European Union of the Deaf > News > European Parliament’s CULT committee vote on opinion threatens future accessibility of TV & e-books

European Parliament’s CULT committee vote on opinion threatens future accessibility of TV & e-books

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Currently, the European Accessibility Act (EAA), is being discussed in the European Parliament and the Council. At the Parliament, the Internal Market (IMCO) Committee is mainly responsible for this act, but other committees can give opinions in their areas of work.

 

Yesterday, the Culture & Education (CULT) Committee has voted its opinion on the accessibility of Audiovisual Media Services (AVMS), such as TV and e-books, suggesting to remove these services from the scope of the EAA. If this happens, they would remain inaccessible for millions of Europeans with disabilities, including deaf and hard of hearing persons.

 

EUD strongly contest this proposal. As the European Disability Forum (EDF) points out, this vote is “a worrying and unprecedented attack on the rights of persons with disabilities. (…) Europeans with disabilities are at risk of being deprived of their right to access TV programmes and digital books which means social exclusion, discrimination and a clear infringement of the UN Convention on the Rights of Persons with Disabilities (CRPD).” Indeed, the EU has ratified the UNCRPD which establishes the right to „enjoy access to television programmes in accessible formats” in Article 30. The EU and its institutions thus committed to promote these principles. We wish to remind the European Parliament of this commitment and urge the IMCO committee to not include this suggestion into its own report.

 

We would also like to remind the Committee that around 800.000 deaf sign language users as well as about 51 Million hard of hearing persons live in the EU. Additionally, the European Blind Union estimates that there are more than 30 million blind and partially sighted persons in Europe. Making AVMS accessible to these groups would allow broadcasters to significantly increase their viewership and thus their financial returns. In not creating binding accessibility legislation, the EU institutions would not be looking ahead, ignoring the demographic changes Europe is facing. Indeed, the number of hearing and visually impaired Europeans can be expected to increase in the coming decades due to population ageing. Furthermore, European citizens who are currently non-disabled are expected to acquire a hearing or visual impairment later in life. At the same time, the technical challenges to creating accessible AVMS are rapidly shrinking as subtitles, as sign language interpretation, audio description and audio subtitles are becoming increasingly easy to provide.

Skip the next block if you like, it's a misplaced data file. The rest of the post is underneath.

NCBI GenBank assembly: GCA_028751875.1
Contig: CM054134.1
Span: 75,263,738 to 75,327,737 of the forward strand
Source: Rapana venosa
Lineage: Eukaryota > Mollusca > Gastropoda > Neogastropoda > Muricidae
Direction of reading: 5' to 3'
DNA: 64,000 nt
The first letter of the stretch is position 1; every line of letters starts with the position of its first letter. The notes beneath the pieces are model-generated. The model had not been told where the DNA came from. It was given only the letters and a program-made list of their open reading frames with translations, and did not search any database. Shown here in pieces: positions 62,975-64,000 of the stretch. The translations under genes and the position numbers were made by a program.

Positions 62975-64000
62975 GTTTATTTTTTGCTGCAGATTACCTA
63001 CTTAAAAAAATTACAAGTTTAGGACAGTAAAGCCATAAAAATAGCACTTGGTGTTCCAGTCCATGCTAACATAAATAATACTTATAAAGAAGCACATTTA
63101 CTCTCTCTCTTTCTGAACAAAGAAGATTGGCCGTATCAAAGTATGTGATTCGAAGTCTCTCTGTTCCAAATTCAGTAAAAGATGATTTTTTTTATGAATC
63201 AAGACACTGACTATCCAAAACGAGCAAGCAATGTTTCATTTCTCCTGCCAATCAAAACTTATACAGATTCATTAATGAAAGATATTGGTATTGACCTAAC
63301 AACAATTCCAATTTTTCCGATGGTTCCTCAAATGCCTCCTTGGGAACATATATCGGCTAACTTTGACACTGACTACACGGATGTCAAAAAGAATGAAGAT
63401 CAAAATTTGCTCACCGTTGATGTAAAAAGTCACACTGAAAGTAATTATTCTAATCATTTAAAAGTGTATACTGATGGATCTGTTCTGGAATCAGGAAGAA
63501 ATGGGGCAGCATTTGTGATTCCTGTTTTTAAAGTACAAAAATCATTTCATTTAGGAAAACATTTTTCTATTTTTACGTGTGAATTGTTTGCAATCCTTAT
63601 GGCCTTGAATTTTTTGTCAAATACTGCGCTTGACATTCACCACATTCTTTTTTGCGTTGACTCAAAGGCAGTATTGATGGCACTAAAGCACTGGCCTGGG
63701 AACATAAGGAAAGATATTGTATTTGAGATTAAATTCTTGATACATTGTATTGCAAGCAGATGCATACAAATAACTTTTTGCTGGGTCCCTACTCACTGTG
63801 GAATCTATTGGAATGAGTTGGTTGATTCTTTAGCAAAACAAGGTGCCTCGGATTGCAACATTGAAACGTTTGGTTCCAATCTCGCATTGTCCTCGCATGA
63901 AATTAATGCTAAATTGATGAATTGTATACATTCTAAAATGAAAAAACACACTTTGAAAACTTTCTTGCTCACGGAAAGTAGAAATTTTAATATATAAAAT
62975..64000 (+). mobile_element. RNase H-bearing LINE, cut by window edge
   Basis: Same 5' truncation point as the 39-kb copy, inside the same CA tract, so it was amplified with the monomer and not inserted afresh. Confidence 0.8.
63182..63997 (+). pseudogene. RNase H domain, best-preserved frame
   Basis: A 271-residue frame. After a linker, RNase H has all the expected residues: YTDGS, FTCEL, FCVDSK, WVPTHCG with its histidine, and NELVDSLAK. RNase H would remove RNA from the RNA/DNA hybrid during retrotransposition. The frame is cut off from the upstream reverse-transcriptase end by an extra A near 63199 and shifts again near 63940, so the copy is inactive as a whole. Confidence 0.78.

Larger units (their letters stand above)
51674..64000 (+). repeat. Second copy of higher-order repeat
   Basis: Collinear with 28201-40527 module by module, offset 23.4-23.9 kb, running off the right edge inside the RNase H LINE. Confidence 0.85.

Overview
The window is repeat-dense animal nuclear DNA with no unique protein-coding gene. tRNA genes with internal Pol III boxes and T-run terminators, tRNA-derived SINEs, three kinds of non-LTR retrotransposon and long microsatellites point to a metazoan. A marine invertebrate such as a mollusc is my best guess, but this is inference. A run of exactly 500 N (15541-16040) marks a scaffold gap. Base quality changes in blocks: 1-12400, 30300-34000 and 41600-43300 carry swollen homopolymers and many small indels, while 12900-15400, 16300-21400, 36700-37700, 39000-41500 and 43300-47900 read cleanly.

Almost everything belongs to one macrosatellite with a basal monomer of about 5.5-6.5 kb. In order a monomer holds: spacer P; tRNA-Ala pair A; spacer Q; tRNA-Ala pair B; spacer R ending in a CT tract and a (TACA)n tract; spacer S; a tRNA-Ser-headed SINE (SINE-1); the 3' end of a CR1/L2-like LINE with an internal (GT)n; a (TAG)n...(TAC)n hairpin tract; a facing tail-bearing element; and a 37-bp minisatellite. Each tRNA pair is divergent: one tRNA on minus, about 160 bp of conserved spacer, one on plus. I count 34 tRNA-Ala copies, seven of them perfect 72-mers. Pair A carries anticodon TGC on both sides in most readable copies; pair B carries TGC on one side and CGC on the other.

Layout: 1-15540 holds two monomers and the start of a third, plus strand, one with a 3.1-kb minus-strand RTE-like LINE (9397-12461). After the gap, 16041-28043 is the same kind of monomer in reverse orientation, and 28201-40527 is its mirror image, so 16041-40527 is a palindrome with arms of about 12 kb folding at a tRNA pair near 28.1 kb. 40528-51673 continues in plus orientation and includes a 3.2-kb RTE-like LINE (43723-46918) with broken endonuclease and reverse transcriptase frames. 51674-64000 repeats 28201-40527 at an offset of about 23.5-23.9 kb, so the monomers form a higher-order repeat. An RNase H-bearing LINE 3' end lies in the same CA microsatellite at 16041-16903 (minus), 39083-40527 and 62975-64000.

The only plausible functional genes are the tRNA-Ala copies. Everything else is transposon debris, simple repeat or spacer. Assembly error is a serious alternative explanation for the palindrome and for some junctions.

Furthermore, it is crucial for AVMS to remain within the scope of the EAA, as the European Commission has proposed to revise the AVMS Directive, deleting its only article on accessibility. To justify this decision, the Commission has argued that AVMS are included in the scope of the EAA, which is now being threatened.

 

The rapporteur of this opinion of the CULT committee, Petra Kammerevert, justifies her suggestion to remove AVMS from the scope of the EAA by advocating instead for a promotion of “accessible AVMS by means of an incentives model under the AVMS Directive itself rather than taking the restrictive and repressive approach that has been opted for in this proposal.” Even if an article incentivizing accessibility was included again in the revised directive, it already having been included in the original AVMS directive from 2010 hasn’t led to AVMS becoming accessible for persons with disabilities across Europe.

 

Only an article on accessibility in the AVMS directive containing compulsory accessibility targets that are then detailed via functional requirements in the original, more ambitious, version of the EAA will guarantee that the right to accessible information and communication for disabled persons will become enforceable in the EU, allowing them to participate in society on an equal basis with others.

 

You can find Helga Steven’s reaction, a deaf Belgian Member of the European Parliament, on this vote here: http://helgastevens.eu/en/nieuwsbericht/298/European-Parliament-Threatens-Access-to-TV-&-Digital-Books-for-Persons-with-Disabilities

 

You can find EDF’s press release on this issue here: http://www.edf-feph.org/Page_Generale.asp?DocID=13855&thebloc=34469

 

You can find EUD’s statement on the revision of the AVMS directive here: http://www.eud.eu/news/proposed-audio-visual-media-services-directive-not-contain-article-accessibility/

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